Back Writing Offers as a Freelancer: What Has to be Included?

Writing Offers as a Freelancer: What Has to be Included?

Learn why it can be useful as a freelancer to write an offer, what has to be included in it, and what you should keep in mind to convince the client.

Dunja Reiber
Dunja Reiber

Mar 10, 2022

When freelancers write an offer, they make a concrete proposal for cooperation to their potential client, so to speak. They list the services and prices they offer to them. We explain whether a proposal is necessary, why it can be useful, and what components you should include. We also give you tips on how to convince the potential customer with your offer.

Do I have to write an offer as a freelancer?

You are not required to write an offer. Alternatively, you can, for example, come to an agreement with a client in conversation and directly conclude a contract. Or you can record your agreement in an e-mail. Sometimes you have no other choice because the potential client demands an offer. This is often part of the standard process, especially in larger companies. Maybe they also want to compare the offers of several freelancers. All the more reason to make an effort so that you can prevail over the competition.

Even if it is not required, an offer has several advantages:
  • No misunderstandings about services and prices: You avoid a "I thought that was all included" or "Wasn't the hourly rate 10 euros lower?" at the end of the project.
  • Professional appearance: A quote shows the potential client that you run your business professionally and your services are clearly defined.
  • Opportunity to convince the customer: After a good conversation, you can score again with the potential customer through a professional offer and convince him of your quality.

In case you're just starting out as a freelancer, feel free to get our complete checklist to see what you have to keep in mind.

Which mandatory information must be included in the offer?

When you write an offer as a freelancer in Germany, you should definitely include some basic points. This will show you are professional and meet the legal requirements for an offer.

The mandatory information includes:

  • Contact details: Both your own data (name, address, telephone and e-mail) and the data of your contact person must be included in the offer. Also include your VAT ID (if available).
  • Subject "Offer": Clearly state in the heading what the document is about.
  • Offer date: Include the date on which you send the offer. It is valid from this date.
  • Acceptance period: Add a date until which you are bound to the conditions of the offer. This is not obligatory, but it makes sense. Otherwise, the customer can still refer to it later and ask for the same conditions.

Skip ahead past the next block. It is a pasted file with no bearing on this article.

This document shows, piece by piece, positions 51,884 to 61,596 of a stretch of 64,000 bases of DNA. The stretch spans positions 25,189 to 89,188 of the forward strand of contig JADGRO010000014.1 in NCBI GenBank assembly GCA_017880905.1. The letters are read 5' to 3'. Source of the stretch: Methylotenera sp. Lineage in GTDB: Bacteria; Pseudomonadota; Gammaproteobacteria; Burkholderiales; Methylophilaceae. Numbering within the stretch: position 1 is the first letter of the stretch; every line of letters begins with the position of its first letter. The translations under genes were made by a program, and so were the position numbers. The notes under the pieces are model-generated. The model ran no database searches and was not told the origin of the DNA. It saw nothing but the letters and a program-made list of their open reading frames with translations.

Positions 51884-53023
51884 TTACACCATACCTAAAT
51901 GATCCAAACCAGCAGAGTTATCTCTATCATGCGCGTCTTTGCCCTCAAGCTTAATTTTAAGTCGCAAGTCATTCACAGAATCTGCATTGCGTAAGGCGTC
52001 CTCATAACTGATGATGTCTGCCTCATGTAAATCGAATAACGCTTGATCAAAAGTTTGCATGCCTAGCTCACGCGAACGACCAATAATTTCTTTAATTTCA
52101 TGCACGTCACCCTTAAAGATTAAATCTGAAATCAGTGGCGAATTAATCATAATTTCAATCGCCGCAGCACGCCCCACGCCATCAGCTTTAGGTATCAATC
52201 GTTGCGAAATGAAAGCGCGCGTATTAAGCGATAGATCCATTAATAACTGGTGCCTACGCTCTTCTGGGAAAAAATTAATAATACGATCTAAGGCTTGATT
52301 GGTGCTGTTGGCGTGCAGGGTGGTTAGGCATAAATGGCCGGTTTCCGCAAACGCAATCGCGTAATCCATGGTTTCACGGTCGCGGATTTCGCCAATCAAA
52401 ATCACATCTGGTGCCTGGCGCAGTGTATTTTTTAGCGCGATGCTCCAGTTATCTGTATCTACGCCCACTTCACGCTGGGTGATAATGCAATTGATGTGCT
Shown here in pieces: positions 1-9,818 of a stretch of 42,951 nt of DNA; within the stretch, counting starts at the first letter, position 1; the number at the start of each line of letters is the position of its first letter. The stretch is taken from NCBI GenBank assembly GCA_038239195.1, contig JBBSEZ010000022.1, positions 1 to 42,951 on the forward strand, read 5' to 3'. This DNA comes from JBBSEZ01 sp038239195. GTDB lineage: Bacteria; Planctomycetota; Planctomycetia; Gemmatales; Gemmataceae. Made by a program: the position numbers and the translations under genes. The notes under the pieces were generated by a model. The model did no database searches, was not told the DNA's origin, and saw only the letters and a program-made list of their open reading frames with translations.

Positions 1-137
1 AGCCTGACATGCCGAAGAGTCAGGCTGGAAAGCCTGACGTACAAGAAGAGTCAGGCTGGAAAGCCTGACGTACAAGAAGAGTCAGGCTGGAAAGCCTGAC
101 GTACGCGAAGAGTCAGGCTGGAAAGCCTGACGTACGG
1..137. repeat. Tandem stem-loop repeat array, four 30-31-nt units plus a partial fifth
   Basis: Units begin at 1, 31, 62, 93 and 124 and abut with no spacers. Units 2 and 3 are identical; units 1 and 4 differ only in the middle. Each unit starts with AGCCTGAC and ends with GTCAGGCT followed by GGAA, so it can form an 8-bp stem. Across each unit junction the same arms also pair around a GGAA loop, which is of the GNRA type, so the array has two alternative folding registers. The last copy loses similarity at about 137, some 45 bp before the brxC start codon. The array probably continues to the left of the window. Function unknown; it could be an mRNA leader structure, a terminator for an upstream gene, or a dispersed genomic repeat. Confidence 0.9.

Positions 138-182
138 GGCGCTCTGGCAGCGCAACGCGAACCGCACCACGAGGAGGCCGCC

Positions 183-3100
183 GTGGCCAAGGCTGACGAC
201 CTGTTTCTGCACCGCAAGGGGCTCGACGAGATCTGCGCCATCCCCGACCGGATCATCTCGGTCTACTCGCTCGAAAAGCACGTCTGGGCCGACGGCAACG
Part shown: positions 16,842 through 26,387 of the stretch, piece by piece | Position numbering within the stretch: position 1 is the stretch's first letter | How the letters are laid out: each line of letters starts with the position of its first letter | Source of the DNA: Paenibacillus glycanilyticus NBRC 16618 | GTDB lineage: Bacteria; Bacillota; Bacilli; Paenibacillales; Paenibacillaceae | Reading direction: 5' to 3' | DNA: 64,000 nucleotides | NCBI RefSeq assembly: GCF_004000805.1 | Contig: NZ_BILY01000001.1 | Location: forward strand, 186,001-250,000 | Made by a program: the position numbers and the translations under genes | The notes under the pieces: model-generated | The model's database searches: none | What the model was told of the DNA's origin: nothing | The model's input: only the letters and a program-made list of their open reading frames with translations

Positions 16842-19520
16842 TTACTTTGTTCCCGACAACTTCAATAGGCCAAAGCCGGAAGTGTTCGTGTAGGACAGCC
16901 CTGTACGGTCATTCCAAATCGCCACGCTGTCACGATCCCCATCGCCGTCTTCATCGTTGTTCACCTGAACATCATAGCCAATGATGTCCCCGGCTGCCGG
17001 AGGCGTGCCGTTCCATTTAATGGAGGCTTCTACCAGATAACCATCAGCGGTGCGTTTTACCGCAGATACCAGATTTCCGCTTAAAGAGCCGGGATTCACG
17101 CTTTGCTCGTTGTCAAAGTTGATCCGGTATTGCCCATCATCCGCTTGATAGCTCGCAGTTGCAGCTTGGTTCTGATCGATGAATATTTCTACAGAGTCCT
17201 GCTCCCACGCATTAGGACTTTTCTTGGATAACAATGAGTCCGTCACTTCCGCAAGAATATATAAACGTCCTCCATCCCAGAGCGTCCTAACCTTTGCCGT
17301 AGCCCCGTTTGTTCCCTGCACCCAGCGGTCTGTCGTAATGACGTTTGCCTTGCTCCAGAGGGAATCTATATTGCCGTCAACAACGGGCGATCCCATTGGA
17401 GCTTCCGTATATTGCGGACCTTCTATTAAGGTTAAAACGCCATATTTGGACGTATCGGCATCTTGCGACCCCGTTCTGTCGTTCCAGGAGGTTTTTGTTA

• Services: Describe your offered services as precisely as possible and define what is included. This is the only way both sides will know what they are getting into.
  • Prices: Services, of course, include prices for each item offered. Make it clear, for example, whether it is a unit price or an hourly or daily rate.
  • Value-added tax: Show the applicable value-added tax (Umsatzsteuer in German) separately. If you are a small business (Kleinunternehmer in German) and do not charge this tax, add the information about your status instead.
  • Total amount: At the end, you add the total amount in gross and net.
  • Work period: Define when you will start the work and by when it will be completed. For a continuous quote on a monthly basis, make it clear that you are offering a monthly service instead.
  • Method of delivery/service delivery: Specify how the client will receive the deliverables. For example, do you work in their system, do you email everything to them, or do you provide your finished deliverables through an interface?

If you have formulated general terms and conditions (GTC), you should attach them to the offer. This allows you to specify the general conditions of your cooperation in more detail without the offer becoming too extensive.

The client is not yet sure exactly which services they need? Then you can also include optional parts in the offer. Set these items apart from the standard offer and clearly mark them. In this way, you show the customer directly how much these services would cost and how they are defined. It also makes sense to include a price for additional services that may be needed during the course of the project. For example, you can specify that they will be billed at a certain hourly or daily rate.